Up to a billion birds collide with glass buildings every year, but architecture has solutions
At least 1,000 birds were killed in one day in early October, when they collided with a single Chicago building, McCormick Place—the largest convention center in North America. A paradigm of architectural modernism, McCormick Place was built in stages from 1960 to 2017, and is a steel, concrete and glass behemoth.
Although not particularly tall by contemporary standards, the building's almost unbroken glass facade presents a problem for birds, most notably at night when the brilliantly lit interiors cause them to become confused. The thousand killed that day were a small proportion of the millions of migratory birds that were moving southwards across the continent to their wintering grounds—a journey undertaken twice yearly by these animals.
What makes this mass bird death unusual isn't the number of animals that died (the American Bird Conservancy estimates that up to a billion birds suffer the same fate every year), but that it garnered so much public attention. This was thanks to the Chicago Bird Collision Monitors, a volunteer group that has recorded bird strikes in the city since 2003. According to their records, this was the largest number of dead birds recorded in the grounds of one building over a single day.
One way to prevent bird strikes is to pay more attention to the design of glass buildings in cities. Chicago set an example for this in 2009, when U.S. architect Jeanne Gang's Aqua Tower was completed. Its wave-like facade and fritted glass were in part designed to stop birds flying into the building's windows. Fritted glass is printed with ink and contains ultra-small particles of ground-up glass, giving it a frosted or otherwise slightly opaque appearance.
This was just one aspect of Gang's effort to "naturalize" the skyscraper—buildings that are typically composed of straight lines on account of their steel or concrete frames. As the Catalan architect Antoni Gaudí once quipped: "There are no straight lines or sharp corners in nature."
The Aqua Tower has curved balconies to soften the hard edges of what is an otherwise conventional skyscraper. The wave-like rippling effect also serves to minimize wind shear and create shade. In tandem with the fritted glass, the reflective qualities and hard edges of the glass are dampened, helping to prevent confusion, particularly at night.
The tower demonstrates how architectural features usually chosen to enhance human lives can also benefit other organisms. This challenge was taken up by Buffalo-based architect Joyce Hwang in her project No Crash Zone from 2015. Hwang temporarily applied patterns to the windows of the Sullivan Center in Chicago, ostensibly to deter birds from flying into the glass, but also to add aesthetic interest to the material itself.
Hwang has argued that architects can still use glass in buildings—but with a little imagination, they can incorporate graphic ornamentation that will please us as well as other creatures (or maybe just not distract them).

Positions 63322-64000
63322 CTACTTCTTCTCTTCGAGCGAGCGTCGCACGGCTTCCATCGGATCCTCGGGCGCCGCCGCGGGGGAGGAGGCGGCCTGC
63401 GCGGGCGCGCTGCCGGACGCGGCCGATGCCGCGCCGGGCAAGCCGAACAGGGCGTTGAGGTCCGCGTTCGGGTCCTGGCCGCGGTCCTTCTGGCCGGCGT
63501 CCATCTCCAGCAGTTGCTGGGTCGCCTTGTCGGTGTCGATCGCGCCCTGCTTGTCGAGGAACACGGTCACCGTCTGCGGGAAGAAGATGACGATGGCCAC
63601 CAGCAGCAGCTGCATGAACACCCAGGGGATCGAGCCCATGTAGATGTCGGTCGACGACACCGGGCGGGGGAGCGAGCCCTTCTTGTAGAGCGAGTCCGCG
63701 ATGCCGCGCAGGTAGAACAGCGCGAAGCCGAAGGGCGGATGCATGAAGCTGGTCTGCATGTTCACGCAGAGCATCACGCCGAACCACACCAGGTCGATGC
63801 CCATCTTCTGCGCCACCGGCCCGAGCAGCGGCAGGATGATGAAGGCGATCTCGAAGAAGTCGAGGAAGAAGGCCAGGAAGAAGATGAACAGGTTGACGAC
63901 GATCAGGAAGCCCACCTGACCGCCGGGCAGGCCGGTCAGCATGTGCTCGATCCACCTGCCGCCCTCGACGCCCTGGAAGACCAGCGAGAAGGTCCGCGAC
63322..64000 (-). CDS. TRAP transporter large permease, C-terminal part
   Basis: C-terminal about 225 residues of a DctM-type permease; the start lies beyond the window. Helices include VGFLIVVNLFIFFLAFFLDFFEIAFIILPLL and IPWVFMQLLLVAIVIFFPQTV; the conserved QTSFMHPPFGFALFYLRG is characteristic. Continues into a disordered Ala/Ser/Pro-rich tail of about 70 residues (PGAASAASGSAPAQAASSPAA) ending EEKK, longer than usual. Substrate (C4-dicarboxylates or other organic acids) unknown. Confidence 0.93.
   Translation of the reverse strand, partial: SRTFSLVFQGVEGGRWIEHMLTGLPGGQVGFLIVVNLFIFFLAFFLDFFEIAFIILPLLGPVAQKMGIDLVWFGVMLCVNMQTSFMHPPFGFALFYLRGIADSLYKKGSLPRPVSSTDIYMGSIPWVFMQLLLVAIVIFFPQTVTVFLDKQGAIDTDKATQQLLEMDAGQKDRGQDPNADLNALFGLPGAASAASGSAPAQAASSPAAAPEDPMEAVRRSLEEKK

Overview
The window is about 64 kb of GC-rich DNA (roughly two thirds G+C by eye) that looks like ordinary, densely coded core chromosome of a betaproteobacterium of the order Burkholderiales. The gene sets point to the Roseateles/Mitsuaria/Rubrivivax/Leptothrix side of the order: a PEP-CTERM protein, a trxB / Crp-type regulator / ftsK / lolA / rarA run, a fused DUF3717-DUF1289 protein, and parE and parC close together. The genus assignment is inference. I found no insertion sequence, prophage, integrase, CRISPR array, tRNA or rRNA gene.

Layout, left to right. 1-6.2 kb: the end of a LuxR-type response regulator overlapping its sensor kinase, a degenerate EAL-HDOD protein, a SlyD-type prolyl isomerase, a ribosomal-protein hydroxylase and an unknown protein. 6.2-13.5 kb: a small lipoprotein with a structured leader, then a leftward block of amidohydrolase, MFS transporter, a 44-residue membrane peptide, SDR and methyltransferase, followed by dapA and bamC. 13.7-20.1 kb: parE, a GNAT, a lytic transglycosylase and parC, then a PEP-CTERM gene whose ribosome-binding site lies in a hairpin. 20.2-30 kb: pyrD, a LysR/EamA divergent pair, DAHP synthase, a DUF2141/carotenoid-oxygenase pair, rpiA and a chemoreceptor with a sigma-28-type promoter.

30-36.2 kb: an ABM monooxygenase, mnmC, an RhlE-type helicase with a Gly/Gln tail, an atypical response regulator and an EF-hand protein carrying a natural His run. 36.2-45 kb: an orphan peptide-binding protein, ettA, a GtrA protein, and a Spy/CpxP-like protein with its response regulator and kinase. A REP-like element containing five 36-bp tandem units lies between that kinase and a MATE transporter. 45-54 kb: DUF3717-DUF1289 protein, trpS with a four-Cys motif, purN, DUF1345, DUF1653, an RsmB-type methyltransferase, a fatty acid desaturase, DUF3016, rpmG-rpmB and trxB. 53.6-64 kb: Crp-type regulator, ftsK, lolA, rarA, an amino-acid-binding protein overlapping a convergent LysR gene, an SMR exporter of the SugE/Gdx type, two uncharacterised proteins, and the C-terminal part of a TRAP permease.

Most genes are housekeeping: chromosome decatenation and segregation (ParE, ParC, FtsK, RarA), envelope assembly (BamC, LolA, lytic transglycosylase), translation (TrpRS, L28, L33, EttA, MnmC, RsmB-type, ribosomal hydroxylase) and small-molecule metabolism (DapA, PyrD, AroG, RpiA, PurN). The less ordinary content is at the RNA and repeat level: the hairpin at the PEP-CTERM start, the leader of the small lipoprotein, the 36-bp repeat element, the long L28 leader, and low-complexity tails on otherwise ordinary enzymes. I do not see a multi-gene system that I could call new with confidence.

More easily applied design solutions include bird-friendly film: a laminate of dots applied to glass to help birds see windows as objects rather than transparent, which minimizes the risk of collision. This feature has been adopted by Columbia University in New York and several other buildings in the city, including a hotel, cemetery, mail facility and ferry terminal.
The way humans make use of artificial light, it seems, is the more intractable problem when it comes to caring for birds.
In 2019, it was discovered that the annual Tribute in Light installation, held in New York City every year to mark the anniversary of the 9/11 attacks, caused migratory birds to become disorientated and exhausted. The birds are drawn to the four-mile high beams of light, veering off their migratory routes and becoming trapped by the spectacle.
In 2020, the decision was made to periodically switch off the lights and then restart them so that, even if the birds become disorientated, they can recover and continue on their way.
A 2021 study carried out in Chicago demonstrated the wider application of this principle: by shutting off half the lights in larger buildings at night, bird collisions can be reduced by anything from six- to 11-fold. At the time of writing, a change in the law is being debated in New York to prohibit nighttime illumination of unoccupied buildings. Many courtrooms, libraries and public schools in the city already turn off their lights during the bird migration season.
Whether these changes can spur a wider transformation of attitudes towards artificial light in cities is uncertain. After all, nighttime illumination is bound up with the 24/7 culture of cities, which has seen the natural cycles of light and dark long since banished. Today, the illuminated city only goes dark in extreme circumstances, like the widespread power failures across New York City that followed Hurricane Sandy in October 2012.
Yet people could choose other ways to use less artificial light. Darkness is a vital part of nature. It is the means by which animals, and plants, rest and take cover. For migratory birds, darkness is a safe place; it also allows them to perceive the world as they need to, with the light of the moon and stars (and their sensitivity to the Earth's magnetic field) guiding their long journeys.
Care for migratory birds could also yield a greater appreciation of dark skies. Making nighttime cities more bird-friendly might help human residents reconnect with the beauty and awe that these vistas inspire.
Provided by The Conversation